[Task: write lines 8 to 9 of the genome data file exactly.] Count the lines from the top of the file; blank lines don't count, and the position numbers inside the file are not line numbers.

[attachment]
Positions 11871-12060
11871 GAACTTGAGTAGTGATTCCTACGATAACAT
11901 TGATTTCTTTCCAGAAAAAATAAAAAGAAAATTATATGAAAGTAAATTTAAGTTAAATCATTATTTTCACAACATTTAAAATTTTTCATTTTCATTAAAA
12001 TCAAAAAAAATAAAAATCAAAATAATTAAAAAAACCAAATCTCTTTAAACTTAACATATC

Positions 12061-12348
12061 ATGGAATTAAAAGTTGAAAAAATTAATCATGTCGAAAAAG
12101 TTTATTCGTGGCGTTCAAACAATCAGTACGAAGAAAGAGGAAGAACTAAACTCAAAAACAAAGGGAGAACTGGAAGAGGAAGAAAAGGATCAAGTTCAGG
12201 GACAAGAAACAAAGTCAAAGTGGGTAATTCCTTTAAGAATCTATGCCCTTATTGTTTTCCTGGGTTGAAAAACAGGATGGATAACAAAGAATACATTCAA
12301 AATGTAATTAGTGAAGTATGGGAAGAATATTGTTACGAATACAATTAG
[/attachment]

12201 GACAAGAAACAAAGTCAAAGTGGGTAATTCCTTTAAGAATCTATGCCCTTATTGTTTTCCTGGGTTGAAAAACAGGATGGATAACAAAGAATACATTCAA
12301 AATGTAATTAGTGAAGTATGGGAAGAATATTGTTACGAATACAATTAG